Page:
Between the old brick, the big windows, and the strings of white lights, this just might be the most charming cafe in Lower Queen Anne—and we haven’t even mentioned the patio yet. The loftlike atmosphere makes for a great conversation spot, but the real reason to check out Citizen is the crepes. Take your pick between savory (like apple-smoked bacon, sharp cheddar cheese, and basil drizzled in maple syrup) or sweet (strawberries, ricotta cheese, and honey powdered in sugar).
Once a terrible place to be caught hungry, Seattle Center is tasting a little better these days thanks to the fine food stalls in the updated Armory and this shiny street-level cafe across from it, at Chihuly Garden and Glass. It’s upscale Americana food—dishes like pork ciabatta sandwiches with apple slaw, or flatbread pizza with speck and figs—conceived with more gastronomic sophistication than one might expect (an early menu featured octopus), but executed too often with a punch-pulling dearth of flavor (the octopus was bland). Still, the bright, windowy place is worthwhile for a casual bite or a tipple after a visit to the museum, thanks to the aesthetic appeal of 28 of Dale Chihuly’s own collections. Each table holds displays under glass—here a little ceramic herd of dogs, there an array of alarm clocks—along with big decorative statements, like the strangely elegant spectacle of vintage accordions hanging from the ceiling.
Nothing soaks up an evening’s intemperance better than a Dick’s deluxe burger with fries and a shake, served till 2am every night of the week. The original Wallingford drive-in debuted in 1954 and has since hatched six more locations, each with the same streamlined menu, eye-catching signs, and 5-cent surcharge for ketchup.
Every day Seattle coffee drinkers order espresso pulled from a La Marzocco machine without knowing much of the company’s rich Italian history, or the fact that the U.S. headquarters for the leading espresso hardware manufacturer in the world is located right here in Ballard. Or, perhaps, that it has a showroom and cafe whose space is adjacent to music station KEXP in which its ambitious multiroaster format brings in new roasters from all over the world with a menu that changes every month.
No-nonsense thin crust pizzas from the wood oven, a small list of thoughtful sides (could be a beautiful seasonal salad, could be hearty pozole), and a top-notch draft list that leans more European than hophead. Lower Queen Anne needs more casually grownup spaces like the Masonry, but for now that blessing goes to Fremont, where the restaurant opened a second spot housing a few more taps of craft beers and just as many satisfying pizzas, all of which can be had on the expansive front deck until late.
As the name implies, this sweeping place is indeed a beer hall, all whopping 7,000 square feet of it. It rips a page out of ye olde Bavarian drinking playbook: long communal tables, soft Bavarian pretzels, wiener schnitzel, grilled sausages with sauerkraut, plus draft beer hailing from Germany, Austria, and the Czech Republic.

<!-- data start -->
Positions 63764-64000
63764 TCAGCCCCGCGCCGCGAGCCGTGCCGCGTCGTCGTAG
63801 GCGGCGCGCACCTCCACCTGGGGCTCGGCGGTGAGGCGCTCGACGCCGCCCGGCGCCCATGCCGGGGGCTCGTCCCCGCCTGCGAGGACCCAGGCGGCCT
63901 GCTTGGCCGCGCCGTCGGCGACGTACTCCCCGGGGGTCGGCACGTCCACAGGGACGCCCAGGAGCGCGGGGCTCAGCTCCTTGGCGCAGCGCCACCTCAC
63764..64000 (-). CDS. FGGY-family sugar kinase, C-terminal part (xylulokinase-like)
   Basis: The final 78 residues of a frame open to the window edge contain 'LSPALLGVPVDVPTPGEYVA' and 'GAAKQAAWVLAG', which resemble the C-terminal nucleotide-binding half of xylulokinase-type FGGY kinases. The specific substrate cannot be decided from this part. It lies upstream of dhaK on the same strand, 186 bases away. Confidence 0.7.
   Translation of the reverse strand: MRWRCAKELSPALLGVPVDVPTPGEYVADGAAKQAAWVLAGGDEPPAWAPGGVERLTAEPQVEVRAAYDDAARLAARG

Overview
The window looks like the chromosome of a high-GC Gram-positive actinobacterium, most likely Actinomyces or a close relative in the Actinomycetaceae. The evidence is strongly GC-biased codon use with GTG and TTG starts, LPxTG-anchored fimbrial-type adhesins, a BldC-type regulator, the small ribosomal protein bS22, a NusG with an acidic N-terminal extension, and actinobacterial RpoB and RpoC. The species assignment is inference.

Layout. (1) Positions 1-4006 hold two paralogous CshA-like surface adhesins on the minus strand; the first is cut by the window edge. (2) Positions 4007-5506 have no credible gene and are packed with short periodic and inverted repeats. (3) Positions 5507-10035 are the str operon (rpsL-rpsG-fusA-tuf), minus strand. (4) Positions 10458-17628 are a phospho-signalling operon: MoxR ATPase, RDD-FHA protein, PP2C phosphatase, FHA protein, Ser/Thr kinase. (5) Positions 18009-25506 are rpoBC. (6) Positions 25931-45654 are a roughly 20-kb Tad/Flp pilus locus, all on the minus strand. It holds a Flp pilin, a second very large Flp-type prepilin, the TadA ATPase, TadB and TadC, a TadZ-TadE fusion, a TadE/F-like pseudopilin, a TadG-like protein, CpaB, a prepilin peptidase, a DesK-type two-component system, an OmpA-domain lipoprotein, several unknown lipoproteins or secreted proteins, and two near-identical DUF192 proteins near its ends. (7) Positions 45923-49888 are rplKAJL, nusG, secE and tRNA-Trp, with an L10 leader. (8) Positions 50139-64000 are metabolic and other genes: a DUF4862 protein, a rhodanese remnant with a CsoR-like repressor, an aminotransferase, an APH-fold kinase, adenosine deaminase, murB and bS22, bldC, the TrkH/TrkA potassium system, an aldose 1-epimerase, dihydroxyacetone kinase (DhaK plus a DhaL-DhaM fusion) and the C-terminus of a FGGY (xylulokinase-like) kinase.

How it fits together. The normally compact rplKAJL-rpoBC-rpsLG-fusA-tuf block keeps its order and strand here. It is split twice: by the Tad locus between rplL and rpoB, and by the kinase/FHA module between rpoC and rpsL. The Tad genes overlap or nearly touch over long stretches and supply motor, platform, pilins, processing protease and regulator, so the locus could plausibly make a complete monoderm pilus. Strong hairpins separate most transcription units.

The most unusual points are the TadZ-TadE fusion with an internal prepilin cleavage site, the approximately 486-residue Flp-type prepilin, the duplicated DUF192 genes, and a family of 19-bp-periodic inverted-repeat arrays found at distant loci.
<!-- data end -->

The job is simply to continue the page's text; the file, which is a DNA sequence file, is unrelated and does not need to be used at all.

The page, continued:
Each of the three dining outposts of the premier oyster farmer in the Northwest has its own menu and ambience—a pregame-fried-food feel at Pioneer Square, a bright intimacy at Seattle Center, a fish market bustle at Capitol Hill—but each forefronts oysters, which you must order. Get them by the dozen or in the form of Xinh’s oyster stew, which is like slurping the nectar straight out of the shell.
The lived-in ease of this cozy brick-walled boite not only makes Belltown feel like a neighborhood, it leaves you quite unprepared for the exacting food. Chef Ba Culbert’s savory appetizer tarts are rich with delectables like bacon and fine Gruyere, and meltingly crusted; her celeriac soup a fathomless marvel topped with smoky paprika and caramelized pear. Dinners are comforting affairs—perhaps a moist, charry pork chop with polenta cake and greens and grilled fig—and lunches casual and precise. Everything, including the long, luscious list of housemade desserts, tastes more careful and authentic than it ought to at prices this low. And weekend brunch, with its rotating lineup of Dutch babies, is legendary.
Don’t let the gorgeous filigreed decor or the crush of posturing singles or the fact that it’s open all day and half the night signal the place is less than serious foodwise—Toulouse’s vast menu of French Quarter classics is solid and its kitchen surprisingly consistent. Fish and shellfish, a madly popular brunch, and an even more popular happy hour are the headliners. Well, you know, and the gratuitous rum drinks.
This minimalist room on Tilikum Place in Belltown is home to Seattle’s only kaiseki restaurant. Chef Hiro Tawara devises a single menu for each month; the six-course version is available in the dining room, but the counter, with its eight courses explained by the chef himself, is a far more engaging experience. Tawara trained in kaiseki restaurants in Kyoto; here he adapts Japan’s oldest form of fine dining to fashion a parade of small dishes that celebrate the season. His food is subtle; Wa’z isn’t a place for umami bombs or drizzles of spicy sauce. But at its best, the supremely subtle food challenges diners to slow down and appreciate how beautifully a sweet fig lends itself to tempura, or the nuance that a gelee of reduced dashi can bring to an otherwise spare arrangement of chilled vegetables. While the food is restrained, the sake menu is downright expansive.